When we were in America for that tour, we didn’t even have a set list. I would just think of songs and say “okay, this song now,” and we’d play it. On a personal level, to be able to start to participate in things like that was creatively gratifying to me. Not only because I’m not getting as bored of it but also because it’s a risk. My goals as an artistic entity are to progress. Without taking risks, there’s no progression. You just stay the course. It really worked for me. It was really a great experience and it was really a great way to test myself and see where I was at and the progress there within. By the time it was over, I felt like I had participated in something really special.

I watched the show last night and I didn’t look at the setlist because I wanted to experience it fresh. My favorite section, which was unexpected because I didn’t know it was in there, was the section of songs you played from your album Ki. Are those particular songs something you had in mind from the get go? Or was that something that came about once you had arranged the band? 

This tour was a real personal one for me and I really wanted to do it for me. Which, as a sideline, is a lot of the reason why this Volume 2 green screen concert I did included all the Strapping Young Lad stuff and the more heavier stuff. I felt like after I had done this Volume 1 that was for me, it was only fair that I would say “okay here’s something for the audience too.” As I have gone through the career, there’s been a number of songs: “War,” or “Truth” or “Gato” that are my personal favorites. Because I had decided that in a lot of ways this tour was going to be very self-serving, I wanted to do it with these 10 brilliant players and I wanted to have the backing screens. The overhead for that was extensive. So I thought if it is for me, and you’re giving yourself a treat, then do the songs that you want to do. Those were ones that meant a lot to me.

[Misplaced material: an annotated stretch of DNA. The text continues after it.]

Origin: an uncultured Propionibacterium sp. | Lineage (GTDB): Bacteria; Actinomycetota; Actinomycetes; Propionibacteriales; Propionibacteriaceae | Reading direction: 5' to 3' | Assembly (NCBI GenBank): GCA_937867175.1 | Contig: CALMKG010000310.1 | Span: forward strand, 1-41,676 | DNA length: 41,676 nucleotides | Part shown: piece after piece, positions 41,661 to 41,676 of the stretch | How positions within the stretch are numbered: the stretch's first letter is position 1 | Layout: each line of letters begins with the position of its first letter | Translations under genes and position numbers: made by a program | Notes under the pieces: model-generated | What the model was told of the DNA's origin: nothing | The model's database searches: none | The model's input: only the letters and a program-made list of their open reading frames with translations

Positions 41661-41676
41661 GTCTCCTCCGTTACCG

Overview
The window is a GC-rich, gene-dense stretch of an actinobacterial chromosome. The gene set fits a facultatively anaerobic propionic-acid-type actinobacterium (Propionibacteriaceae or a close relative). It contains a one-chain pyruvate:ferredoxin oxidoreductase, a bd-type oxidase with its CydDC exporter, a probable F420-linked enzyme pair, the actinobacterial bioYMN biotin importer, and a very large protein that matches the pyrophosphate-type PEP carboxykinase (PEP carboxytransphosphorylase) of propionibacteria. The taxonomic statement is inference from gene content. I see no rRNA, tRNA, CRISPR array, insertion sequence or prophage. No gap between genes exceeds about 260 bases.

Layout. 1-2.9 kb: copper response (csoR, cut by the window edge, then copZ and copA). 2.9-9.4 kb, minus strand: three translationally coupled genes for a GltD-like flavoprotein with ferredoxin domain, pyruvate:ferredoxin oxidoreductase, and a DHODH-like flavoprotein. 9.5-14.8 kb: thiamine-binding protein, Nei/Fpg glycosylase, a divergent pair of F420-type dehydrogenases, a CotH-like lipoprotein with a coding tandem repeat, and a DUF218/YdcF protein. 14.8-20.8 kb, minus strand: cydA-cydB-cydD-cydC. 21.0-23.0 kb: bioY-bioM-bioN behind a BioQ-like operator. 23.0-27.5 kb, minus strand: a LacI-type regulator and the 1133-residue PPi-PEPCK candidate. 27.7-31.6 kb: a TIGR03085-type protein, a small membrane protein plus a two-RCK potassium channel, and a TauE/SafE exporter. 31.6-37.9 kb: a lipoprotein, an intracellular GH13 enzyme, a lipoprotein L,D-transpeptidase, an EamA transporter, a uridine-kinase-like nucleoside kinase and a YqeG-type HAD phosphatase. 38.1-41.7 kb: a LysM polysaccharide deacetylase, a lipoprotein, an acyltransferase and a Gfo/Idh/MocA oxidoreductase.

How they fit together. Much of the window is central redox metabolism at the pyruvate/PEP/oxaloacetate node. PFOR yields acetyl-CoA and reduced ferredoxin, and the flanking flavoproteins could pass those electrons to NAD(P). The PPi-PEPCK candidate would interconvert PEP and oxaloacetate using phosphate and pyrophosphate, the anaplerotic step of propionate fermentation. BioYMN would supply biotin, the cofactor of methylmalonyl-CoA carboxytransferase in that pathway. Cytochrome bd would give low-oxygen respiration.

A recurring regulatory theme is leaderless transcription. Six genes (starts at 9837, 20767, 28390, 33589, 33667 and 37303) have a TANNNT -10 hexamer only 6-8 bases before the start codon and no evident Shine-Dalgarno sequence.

In terms of the construction of the show, there’s some really interesting stuff that happens. There’s the “Disco Inferno” cover that’s really unexpected. There’s the new arrangement of “Spirits Will Collide,” which is a beautiful arrangement. And another highlight which was Morgan’s solo. How did it come about in terms of the way that you constructed it from conception of having the show to the way that it grew once the band came together? 

What I typically do is, I have an overarching vision for whatever the project is. In this case it was this tour, but it could be the record, it could be Ziltoid or it could be a story. There’s always a vision that I have that is broad enough that there’s room for wiggling within it. I guess the vision that I had for this was that I wanted to use the back catalogue as a way to create an emotional arc that, in a sense, describes the passage between going into a frame of mind that was getting depressed or despondent and then fighting to get out of it. Then when you’re out of it, there’s a sense of a celebratory experience. When I was trying to search for a theme for Empath I had this book and I kept writing “what is it that this is about? Where are you?” I came up with all these things and when I finally realized that I was depressed, the record became this analogy of “how do you work yourself out of this?” I’m talking about me and my physiology and all the things involved. But how do you find ways to confront these fears and these anxieties and all these things head on. So if you listen to Empath it does have all these variations in terms of dynamics. With the show I tried to mirror that in a sense. It starts off with you on vacation and everything is chill and everybody is drinking booze and whatever. Then it goes into the dark and then it gets darker and darker and darker. Then there’s a level of being blown wide open with “Deadhead.” Then it’s about working your way out of it. To find that arc with a stage show, I thought was a really interesting theme because then we could illustrate it with the costume changes and visuals and have these musicians that, because we’re not on click tracks and backing tracks, if things went in another direction it was okay.